As we get started in the new year, it’s critical to take a step back and evaluate your social media efforts. You don’t want to be wasting your time on dead-end tactics. What better time than the start of the year to take stock and consider new social media engagement ideas. Similar to doing a content audit of your website, inventorying your social media is just as important. Research shows that consumers are shying away from Twitter. It’s currently the least active social media network among adults in the U.S. But, there are still people using the platform, and your buyer could be there. As in any efforts, be tactical about your time investments on social media and do the research.
Here are four important statistics to consider when strategizing social media for your business:
- Facebook reports there are 1.37 billion daily active users on average.
- According to Pew Research Center, 68% of U.S. adults are using Facebook; Twitter is the least active with only 21% of adults using it.
- 78% of college grads use at least one social media site, while just 59% of those with a high school education or less are using social media (Pew Research Center).
- Individuals making $75,000 plus per year are more active on social media (78%) than those making less than $30,000 per year (60%) (Pew Research Center).
Build a Foundation for Social Media Engagement
If you’re not having one-to-one conversations or directly engaging with other users on social media, you may be wasting your time. Yes, you want to share your blog posts and other content, but that cannot be all that you do. Social media isn’t your megaphone. Very few people will read your post about a new article if you’re not actually engaging. Before we move on to the ideas for social media engagement, let’s review these seven best practices that apply to all social media networks.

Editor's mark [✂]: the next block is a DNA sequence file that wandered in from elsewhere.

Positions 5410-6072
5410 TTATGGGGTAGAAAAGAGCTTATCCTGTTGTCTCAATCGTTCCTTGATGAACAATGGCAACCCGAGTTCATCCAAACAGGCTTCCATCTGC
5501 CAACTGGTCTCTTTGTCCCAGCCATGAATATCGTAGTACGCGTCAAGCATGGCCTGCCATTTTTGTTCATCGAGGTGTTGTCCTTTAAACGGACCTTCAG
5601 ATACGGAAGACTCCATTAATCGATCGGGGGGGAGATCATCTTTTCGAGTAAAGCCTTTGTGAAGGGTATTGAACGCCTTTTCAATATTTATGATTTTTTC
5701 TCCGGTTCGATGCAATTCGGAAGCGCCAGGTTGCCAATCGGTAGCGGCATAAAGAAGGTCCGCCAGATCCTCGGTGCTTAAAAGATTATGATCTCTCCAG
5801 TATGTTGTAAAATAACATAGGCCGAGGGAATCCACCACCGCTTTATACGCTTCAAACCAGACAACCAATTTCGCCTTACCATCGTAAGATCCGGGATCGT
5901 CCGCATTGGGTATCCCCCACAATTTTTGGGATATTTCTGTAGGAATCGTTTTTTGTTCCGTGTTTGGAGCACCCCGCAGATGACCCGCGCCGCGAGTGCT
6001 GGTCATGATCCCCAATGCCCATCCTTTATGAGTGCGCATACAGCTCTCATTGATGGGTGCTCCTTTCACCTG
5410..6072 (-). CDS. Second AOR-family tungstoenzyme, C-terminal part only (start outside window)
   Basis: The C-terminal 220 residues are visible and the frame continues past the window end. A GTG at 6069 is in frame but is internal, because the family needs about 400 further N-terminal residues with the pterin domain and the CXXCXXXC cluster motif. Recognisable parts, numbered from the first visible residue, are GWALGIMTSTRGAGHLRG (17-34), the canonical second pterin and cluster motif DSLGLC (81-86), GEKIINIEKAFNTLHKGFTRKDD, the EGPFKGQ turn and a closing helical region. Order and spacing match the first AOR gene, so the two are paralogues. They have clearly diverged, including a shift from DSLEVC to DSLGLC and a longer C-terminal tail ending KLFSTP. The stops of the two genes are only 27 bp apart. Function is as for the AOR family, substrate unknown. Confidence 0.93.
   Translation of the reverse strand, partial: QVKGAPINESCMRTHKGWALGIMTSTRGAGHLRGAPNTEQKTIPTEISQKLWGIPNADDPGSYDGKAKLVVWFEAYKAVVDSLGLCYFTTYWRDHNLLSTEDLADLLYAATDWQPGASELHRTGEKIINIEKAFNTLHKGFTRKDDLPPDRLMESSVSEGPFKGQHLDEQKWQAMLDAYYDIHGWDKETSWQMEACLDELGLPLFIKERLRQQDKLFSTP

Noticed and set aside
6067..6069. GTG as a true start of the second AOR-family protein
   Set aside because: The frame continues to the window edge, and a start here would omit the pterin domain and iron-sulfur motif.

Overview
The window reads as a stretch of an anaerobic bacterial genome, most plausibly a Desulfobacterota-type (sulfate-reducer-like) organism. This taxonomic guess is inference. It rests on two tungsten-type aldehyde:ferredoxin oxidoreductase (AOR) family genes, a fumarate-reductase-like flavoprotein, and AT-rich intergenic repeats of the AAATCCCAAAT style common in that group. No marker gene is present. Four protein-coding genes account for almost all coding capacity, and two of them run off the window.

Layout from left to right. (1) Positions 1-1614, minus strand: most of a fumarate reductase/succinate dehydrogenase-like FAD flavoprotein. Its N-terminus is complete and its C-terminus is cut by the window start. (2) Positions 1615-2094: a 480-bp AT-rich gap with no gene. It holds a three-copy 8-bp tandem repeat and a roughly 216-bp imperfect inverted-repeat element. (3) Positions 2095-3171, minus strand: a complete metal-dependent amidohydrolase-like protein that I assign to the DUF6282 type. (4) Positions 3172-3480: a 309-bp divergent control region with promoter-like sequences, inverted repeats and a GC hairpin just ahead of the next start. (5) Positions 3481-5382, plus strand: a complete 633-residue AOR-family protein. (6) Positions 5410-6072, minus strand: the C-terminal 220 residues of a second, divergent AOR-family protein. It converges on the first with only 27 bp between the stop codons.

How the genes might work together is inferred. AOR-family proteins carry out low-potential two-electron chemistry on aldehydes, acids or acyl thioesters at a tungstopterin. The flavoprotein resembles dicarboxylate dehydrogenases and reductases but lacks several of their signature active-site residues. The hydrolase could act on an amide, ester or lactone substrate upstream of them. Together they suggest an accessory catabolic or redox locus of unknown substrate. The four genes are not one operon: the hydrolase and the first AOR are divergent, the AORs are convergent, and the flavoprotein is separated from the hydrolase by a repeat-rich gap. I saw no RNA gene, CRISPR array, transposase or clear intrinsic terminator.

- Humanize it. People are more likely to interact with a face than a brand.
- Tag pages/people. Whenever possible, you should be tagging people and brands you want to partner or work with. It puts you on their radar and helps them out by introducing your followers to their brand.
- Use hashtags. Do your research and identify tags relevant to your industry and location. Finding hashtags is simpler when you consider your buyer persona and listen to what they’re talking about and hashtagging. You may also consider creating a branded hashtag.
- Include visuals. Video (with captions for viewers who watch on silent) and images are easier to consume than text. Use a graph to show research if possible since it’s easier to comprehend. Also, share fewer stock photos and include more from your office or warehouse and at company events.
- Be consistent. Post regularly to avoid being unfollowed or unliked by your audience.
- Listen. Pay attention to what your target audience is talking about and look for ways to jump into their conversations.
- Involve others. Encourage employees or clients to comment on posts and tag themselves in your photos.
Social Media Engagement Ideas for Facebook, LinkedIn, and Twitter